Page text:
Good news for international students wanting to work and stay in the Netherlands!

Good news for international students wanting to work and stay in the Netherlands!A change in permit rules in the Netherlands will give international students an extended period of 3 years to apply for their job search year (the so-called zoekjaar) from 1 March, 2016.

Until now bachelor's and master's students had to apply within weeks of graduating if they wished to remain in the Netherlands to look for a job. Previously it was only PhD students who could apply up to 3 years after graduating.

A change in permit rules in the Netherlands will give international students an extended period of 3 years to apply for their job search year (the so-called zoekjaar) from 1 March, 2016.In addition, the new rules also give students the right to apply multiple times for the orientation year – in other words, for each degree the student completes they will be granted an orientation year.

However, the press officer for EP-Nuffic, Mr Guus Staats, warned that the new regulations will not be imposed retrospectively – in other words, alumni from the past 3 years who declined to make use of the orientation year after graduation will not be able to claim it now. Only those who graduate after 1 March, 2016.

A change in permit rules in the Netherlands will give international students an extended period of 3 years to apply for their job search year (the so-called zoekjaar) from 1 March, 2016.Also as part of the new regulations, it will no longer be necessary for graduates of master’s and doctoral degrees to apply for a work permit during this orientation year, which made it harder for them to find a job.

Staats told Wittenborg News the new regulations show that the Dutch government is committed to attracting and retaining international talent in the Netherlands. EP-Nuffic is the organization tasked with promoting internationalism in Dutch education

“We take a positive view of this new orientation year. Knowledge and talent is welcome in the Netherlands to strengthen our competitive position and knowledge-based economy. That is why the orientation year is being improved. In the context of the action programme “Make it in the Netherlands”, this new regulation is an illustrative example. It shows the Dutch government is focused on attracting and retaining international talent in the Netherlands,” Staats said.

A change in permit rules in the Netherlands will give international students an extended period of 3 years to apply for their job search year (the so-called zoekjaar) from 1 March, 2016.According to him the extension of the actual orientation year to longer than 12 months was not discussed.  In Germany international students get 18 months to look for a job and in Canada it is 36 months. Sweden, on the other hand, only gives them 6 months to look for a job.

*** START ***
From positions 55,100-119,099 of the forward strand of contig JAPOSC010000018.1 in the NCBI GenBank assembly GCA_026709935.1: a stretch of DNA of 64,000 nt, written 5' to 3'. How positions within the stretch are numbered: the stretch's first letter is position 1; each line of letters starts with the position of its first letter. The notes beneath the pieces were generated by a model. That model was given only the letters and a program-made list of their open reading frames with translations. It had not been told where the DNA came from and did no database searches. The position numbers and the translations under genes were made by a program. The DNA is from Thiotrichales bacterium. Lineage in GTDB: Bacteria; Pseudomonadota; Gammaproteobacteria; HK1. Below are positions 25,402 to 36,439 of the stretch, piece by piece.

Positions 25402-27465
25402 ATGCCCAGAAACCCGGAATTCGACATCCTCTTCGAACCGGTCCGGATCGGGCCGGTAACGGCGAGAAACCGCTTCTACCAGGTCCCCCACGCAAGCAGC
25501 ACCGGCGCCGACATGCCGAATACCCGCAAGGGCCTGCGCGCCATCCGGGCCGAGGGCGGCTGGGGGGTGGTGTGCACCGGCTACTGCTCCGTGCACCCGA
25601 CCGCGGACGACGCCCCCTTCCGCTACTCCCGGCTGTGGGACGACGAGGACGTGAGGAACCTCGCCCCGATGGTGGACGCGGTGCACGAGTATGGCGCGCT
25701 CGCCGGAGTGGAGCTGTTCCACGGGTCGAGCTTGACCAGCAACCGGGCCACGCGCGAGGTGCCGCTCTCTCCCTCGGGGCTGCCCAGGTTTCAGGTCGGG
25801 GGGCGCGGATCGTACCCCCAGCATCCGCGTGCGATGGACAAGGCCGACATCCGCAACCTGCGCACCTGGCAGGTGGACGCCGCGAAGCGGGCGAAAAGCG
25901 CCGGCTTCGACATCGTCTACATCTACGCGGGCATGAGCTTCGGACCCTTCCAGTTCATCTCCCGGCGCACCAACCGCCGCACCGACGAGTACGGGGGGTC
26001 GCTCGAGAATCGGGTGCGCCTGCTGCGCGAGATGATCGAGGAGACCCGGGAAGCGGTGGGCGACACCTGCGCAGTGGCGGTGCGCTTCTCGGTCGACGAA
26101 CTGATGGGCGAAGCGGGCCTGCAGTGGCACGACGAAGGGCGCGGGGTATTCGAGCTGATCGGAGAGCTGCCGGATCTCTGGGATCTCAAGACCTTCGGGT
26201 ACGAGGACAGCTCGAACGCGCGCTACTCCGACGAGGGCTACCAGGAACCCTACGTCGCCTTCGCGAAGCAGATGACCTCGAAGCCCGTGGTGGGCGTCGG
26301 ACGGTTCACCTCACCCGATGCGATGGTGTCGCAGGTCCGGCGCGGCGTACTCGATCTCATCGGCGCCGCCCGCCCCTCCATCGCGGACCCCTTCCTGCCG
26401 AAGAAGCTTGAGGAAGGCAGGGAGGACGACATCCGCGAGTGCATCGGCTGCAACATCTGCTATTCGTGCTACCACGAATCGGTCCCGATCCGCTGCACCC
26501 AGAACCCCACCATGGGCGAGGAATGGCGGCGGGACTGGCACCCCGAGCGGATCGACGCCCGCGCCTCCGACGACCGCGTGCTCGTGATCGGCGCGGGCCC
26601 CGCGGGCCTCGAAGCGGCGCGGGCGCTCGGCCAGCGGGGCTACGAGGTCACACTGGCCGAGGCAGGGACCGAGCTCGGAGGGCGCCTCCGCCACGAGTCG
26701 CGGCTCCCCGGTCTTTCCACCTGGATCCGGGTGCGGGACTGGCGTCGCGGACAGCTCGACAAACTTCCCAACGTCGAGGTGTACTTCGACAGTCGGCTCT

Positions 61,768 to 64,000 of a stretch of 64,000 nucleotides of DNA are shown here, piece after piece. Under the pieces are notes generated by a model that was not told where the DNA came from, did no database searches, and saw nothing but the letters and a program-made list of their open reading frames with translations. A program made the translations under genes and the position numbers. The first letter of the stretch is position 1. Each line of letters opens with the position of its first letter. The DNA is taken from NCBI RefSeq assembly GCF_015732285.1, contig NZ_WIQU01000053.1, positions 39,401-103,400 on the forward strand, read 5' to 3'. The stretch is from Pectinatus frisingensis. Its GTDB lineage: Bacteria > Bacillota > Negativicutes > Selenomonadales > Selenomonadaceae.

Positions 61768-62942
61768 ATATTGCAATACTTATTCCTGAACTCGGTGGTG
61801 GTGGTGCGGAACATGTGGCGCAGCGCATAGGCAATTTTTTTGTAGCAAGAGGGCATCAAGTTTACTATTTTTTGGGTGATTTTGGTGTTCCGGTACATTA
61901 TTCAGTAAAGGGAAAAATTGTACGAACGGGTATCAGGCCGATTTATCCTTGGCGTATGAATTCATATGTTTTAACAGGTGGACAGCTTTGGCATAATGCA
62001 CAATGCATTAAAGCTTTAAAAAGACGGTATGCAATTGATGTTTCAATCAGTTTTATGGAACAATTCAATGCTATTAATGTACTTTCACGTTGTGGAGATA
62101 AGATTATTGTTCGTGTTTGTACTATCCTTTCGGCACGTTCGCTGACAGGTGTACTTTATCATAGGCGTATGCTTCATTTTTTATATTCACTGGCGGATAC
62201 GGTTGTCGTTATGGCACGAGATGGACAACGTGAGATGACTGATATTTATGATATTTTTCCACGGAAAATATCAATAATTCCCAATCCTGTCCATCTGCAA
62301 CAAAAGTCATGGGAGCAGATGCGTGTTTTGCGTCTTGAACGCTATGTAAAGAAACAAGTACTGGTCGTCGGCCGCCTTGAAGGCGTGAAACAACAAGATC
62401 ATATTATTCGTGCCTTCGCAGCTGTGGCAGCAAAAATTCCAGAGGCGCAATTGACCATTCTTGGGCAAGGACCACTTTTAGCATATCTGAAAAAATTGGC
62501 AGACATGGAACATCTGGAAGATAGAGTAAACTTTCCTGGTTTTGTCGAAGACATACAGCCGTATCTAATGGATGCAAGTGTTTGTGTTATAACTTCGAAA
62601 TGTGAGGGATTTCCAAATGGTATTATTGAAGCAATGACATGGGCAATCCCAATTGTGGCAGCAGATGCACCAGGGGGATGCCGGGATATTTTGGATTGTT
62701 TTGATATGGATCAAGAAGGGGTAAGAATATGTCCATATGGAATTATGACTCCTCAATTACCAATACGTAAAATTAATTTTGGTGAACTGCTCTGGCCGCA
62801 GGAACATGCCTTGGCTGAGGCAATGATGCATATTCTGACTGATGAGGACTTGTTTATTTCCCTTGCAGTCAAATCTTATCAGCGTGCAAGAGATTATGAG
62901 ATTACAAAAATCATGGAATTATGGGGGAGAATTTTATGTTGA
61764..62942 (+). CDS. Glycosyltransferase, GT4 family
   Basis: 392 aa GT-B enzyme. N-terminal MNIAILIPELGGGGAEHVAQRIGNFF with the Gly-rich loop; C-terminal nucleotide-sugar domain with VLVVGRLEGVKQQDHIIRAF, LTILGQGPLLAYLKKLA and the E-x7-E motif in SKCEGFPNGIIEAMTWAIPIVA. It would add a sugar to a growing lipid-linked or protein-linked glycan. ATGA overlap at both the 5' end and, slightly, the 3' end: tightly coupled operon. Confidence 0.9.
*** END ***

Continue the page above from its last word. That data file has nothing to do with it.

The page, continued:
In the past few years the Dutch government has taken several steps to attract and retain top international talent. In June 2013, for example, the Modern Migration Policy Act was adopted, thereby simplifying the application procedures for international students wanting to study in Holland. One of the real benefits of the legislation is that residence permits can be granted for longer periods, which means less renewal procedures. In other words, students no longer needed to apply for a residence every year of their studies. 

International students who graduated in the Netherlands, and stay on to look for a job here, also enjoy lower wage requirements.

Staats said: “The orientation year is an interesting option for both the graduate and the employer. During this year, any job may be accepted, also an internship. This means the graduate and employer can both use this period to orientate and to explore their options - in other words finding or offering a job as a highly skilled migrant.”

The Orientation Year permit currently exists in two streams: one for graduates of master’s or PhD programmes in the Netherlands or from top ranked universities abroad, and another for those graduating with any degree from Dutch universities. These streams will be merged as a result of the changes, and new groups will be eligible including scientists who have conducted research in the Netherlands, PIE News reports.

Staats said the new regulations can be summed up as:

  • The new orientation year focuses on more groups, for example also researchers.
  • You can apply for the new orientation year within 3 years after graduation or finishing research instead of several weeks
  • You can apply for the new orientation year multiple times
  • No work permit needed anymore 

More information can be found on www.ind.nl and will also shortly be published on www.epnuffic.nl

WUP 3/2/2016

by Anesca Smith

©Wittenborg University Press